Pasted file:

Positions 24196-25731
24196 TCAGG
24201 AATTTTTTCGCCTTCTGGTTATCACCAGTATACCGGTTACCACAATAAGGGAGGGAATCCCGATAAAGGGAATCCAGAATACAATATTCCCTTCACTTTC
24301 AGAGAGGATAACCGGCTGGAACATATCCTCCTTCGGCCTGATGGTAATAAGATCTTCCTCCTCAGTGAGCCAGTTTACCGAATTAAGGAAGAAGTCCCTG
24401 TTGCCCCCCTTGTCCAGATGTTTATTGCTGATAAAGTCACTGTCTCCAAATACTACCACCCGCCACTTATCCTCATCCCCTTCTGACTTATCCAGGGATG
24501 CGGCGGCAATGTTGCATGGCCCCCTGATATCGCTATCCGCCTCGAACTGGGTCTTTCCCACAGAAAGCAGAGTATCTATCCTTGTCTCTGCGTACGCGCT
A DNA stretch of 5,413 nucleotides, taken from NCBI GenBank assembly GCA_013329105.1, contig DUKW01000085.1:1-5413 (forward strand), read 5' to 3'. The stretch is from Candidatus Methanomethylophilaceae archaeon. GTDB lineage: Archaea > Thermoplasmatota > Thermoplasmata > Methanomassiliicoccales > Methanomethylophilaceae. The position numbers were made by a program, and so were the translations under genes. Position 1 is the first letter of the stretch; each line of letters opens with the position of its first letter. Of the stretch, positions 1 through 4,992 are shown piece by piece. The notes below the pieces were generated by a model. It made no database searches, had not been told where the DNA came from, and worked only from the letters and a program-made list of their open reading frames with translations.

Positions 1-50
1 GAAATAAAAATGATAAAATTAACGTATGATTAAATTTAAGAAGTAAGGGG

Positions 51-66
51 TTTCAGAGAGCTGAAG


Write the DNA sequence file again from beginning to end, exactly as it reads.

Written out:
Positions 24196-25731
24196 TCAGG
24201 AATTTTTTCGCCTTCTGGTTATCACCAGTATACCGGTTACCACAATAAGGGAGGGAATCCCGATAAAGGGAATCCAGAATACAATATTCCCTTCACTTTC
24301 AGAGAGGATAACCGGCTGGAACATATCCTCCTTCGGCCTGATGGTAATAAGATCTTCCTCCTCAGTGAGCCAGTTTACCGAATTAAGGAAGAAGTCCCTG
24401 TTGCCCCCCTTGTCCAGATGTTTATTGCTGATAAAGTCACTGTCTCCAAATACTACCACCCGCCACTTATCCTCATCCCCTTCTGACTTATCCAGGGATG
24501 CGGCGGCAATGTTGCATGGCCCCCTGATATCGCTATCCGCCTCGAACTGGGTCTTTCCCACAGAAAGCAGAGTATCTATCCTTGTCTCTGCGTACGCGCT
A DNA stretch of 5,413 nucleotides, taken from NCBI GenBank assembly GCA_013329105.1, contig DUKW01000085.1:1-5413 (forward strand), read 5' to 3'. The stretch is from Candidatus Methanomethylophilaceae archaeon. GTDB lineage: Archaea > Thermoplasmatota > Thermoplasmata > Methanomassiliicoccales > Methanomethylophilaceae. The position numbers were made by a program, and so were the translations under genes. Position 1 is the first letter of the stretch; each line of letters opens with the position of its first letter. Of the stretch, positions 1 through 4,992 are shown piece by piece. The notes below the pieces were generated by a model. It made no database searches, had not been told where the DNA came from, and worked only from the letters and a program-made list of their open reading frames with translations.

Positions 1-50
1 GAAATAAAAATGATAAAATTAACGTATGATTAAATTTAAGAAGTAAGGGG

Positions 51-66
51 TTTCAGAGAGCTGAAG